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What does a coalition do?

Coalitions focus on different topics, causes and are often related to improving a health or social outcome. They focus on achieving results that can only happen when people work together rather than on their own. While this may appear clear, simple and straightforward, the real impact happens when the coalition takes action together. And what does that look like? Join me this week for an overview of seven overarching activities that coalitions do.


The first activity a coalition conducts is planning. Coalitions plan their purpose, their focus and often develop strategic plans to guide their work.  The planning process happens at the beginning of a coalition as well as once a coalition has finished a project, strategy or accomplished a goal. For some groups, they develop plans based on a timeframe (e.g. five year plan) and then update the plan when the timeframe has ended. Plans may change with new sources of funding, new structures or new staff and leaders. Plans also have varying levels of details. For instance, strategic plans are often overarching plans while action plans include the details of specific strategies, tasks, timelines and people responsible.


As part of the planning process, the coalition begins engaging with interested members and identifies potential leaders. This often first occurs through coalition staff but as the coalition grows, the enagement happens in multiple directions. Participants engage with the coalition to develop a plan because they are intersted in the topic area. Once the plan is developed, new members engage with the coalition by participating in areas of interest.


When coalition members convene around a plan, they have the abilty to both combine and share resources to work toward common goals and objectives. This is one of the ways that a coalition is able to do more together than they could on their own. When the goals of the coalition align with goals of member organizations, they are able to share some of their resources to catalyze the common efforts.


Although coalitions develop plans, engage with interested members and combine resources, there are never enough resources to do everything that is in a plan. One of the most important and challenging activities a coalition can do is to prioritize what they want to work on together. In order to make the collective impact a coalition desires, prioritizing will help the coalition focus on what is feasible, achievable and most likely to result in positive outcomes.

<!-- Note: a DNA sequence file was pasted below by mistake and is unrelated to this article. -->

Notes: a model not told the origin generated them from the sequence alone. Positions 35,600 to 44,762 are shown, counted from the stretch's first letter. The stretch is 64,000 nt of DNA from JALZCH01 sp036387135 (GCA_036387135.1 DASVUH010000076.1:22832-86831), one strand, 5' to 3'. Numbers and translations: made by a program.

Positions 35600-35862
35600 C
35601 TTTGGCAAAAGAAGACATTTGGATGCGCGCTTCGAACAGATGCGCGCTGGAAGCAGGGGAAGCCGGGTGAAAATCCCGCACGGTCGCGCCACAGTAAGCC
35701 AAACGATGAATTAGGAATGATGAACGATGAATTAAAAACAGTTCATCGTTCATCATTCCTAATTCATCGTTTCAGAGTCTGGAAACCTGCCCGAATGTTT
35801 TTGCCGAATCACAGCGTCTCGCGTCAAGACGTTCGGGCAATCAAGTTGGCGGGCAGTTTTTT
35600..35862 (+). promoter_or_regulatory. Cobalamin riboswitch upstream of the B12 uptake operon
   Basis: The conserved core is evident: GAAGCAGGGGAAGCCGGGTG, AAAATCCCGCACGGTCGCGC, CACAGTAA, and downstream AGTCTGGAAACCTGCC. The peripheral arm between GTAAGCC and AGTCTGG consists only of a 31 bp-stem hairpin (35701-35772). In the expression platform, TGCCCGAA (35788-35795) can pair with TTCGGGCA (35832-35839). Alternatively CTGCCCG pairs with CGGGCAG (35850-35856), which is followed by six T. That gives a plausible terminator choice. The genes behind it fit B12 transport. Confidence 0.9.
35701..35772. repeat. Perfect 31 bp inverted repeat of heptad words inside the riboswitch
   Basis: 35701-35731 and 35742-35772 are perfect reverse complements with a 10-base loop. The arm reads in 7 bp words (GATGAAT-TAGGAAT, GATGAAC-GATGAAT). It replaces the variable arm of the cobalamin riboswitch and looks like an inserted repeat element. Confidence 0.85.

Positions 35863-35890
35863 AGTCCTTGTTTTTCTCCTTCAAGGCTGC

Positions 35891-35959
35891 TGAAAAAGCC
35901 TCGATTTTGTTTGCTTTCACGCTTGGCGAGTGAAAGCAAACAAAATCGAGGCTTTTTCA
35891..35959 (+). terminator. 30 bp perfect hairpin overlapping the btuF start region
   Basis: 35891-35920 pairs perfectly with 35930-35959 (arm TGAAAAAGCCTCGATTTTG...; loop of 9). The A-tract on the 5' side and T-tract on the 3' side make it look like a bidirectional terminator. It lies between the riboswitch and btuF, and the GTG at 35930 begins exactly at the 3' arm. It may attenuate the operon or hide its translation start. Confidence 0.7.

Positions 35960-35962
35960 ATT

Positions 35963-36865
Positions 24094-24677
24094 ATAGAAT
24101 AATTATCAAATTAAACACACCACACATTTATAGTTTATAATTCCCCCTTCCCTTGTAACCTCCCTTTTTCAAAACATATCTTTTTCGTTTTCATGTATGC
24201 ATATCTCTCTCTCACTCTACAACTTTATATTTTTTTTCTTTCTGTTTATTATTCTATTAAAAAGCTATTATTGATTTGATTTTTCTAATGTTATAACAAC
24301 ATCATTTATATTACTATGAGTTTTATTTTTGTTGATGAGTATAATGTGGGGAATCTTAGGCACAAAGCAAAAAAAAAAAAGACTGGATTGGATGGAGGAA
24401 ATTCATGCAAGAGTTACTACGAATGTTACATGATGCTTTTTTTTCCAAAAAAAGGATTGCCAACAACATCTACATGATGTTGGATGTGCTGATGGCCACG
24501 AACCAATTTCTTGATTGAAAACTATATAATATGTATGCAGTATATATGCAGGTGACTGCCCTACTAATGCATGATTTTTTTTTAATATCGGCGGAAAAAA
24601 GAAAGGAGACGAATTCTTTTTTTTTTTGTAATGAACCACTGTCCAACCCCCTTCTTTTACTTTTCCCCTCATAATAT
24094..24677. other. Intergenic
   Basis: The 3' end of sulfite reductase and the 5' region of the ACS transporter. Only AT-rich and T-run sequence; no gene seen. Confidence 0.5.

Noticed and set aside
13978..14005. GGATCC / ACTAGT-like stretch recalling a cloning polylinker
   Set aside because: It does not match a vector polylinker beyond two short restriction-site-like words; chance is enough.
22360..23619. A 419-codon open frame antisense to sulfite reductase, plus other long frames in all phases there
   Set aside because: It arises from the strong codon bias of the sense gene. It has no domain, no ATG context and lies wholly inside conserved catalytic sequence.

This is often the activity that gets the most attention in coalition work.  Although there are several steps needed to get to implementation, the implementation part is when the coalition is focused on specific actions and tasks. Early in my coalition work, one of my coalition members kept complaining that we were doing to much talking and not enough acting. The implementation activity is the part where the coalition gets to take action on a specific strategy.


One of the most common approaches to evaluation is to wait until the project has ended and then the coalition finds out what worked well, what didn’t work and whether they achieved their intended outcomes.  While these are all important evaluation considerations, the best time to consider evaluation is at the beginning of the implementation process. Consider what you want to learn about the implementation and develop your questions, measures and evaluation plan alongside your implementation plan.


In my coalition leading experience, this activity is the one we most often skip. Coalitions are often focused on big health or social challenges and when one area has been implemented, there is always another need to address. Although the work may never be done, taking the time to celebrate is an important activity for coalitions to practice. When we take time to celebrate, we honor the work of the coalition and reflect on our collective successes. Pausing to celebrate engages coalition members in a new way and provides an opportunity to recruit new members. Celebration also re-energizes the coalition and builds momentum to work on new priorities.

As you think about your coalition, which of these activities do you spend most of your time doing right now?  Which of these activities will you be doing in the next few months? 

As you focus on the seven activities, one of the questions you need to answer is who is responsible for the activities and who is participating in them. If you would like more support in this area, check out my free Coalition Roles and Responsibilities worksheet.

Photo by Maria Lupan on Unsplash

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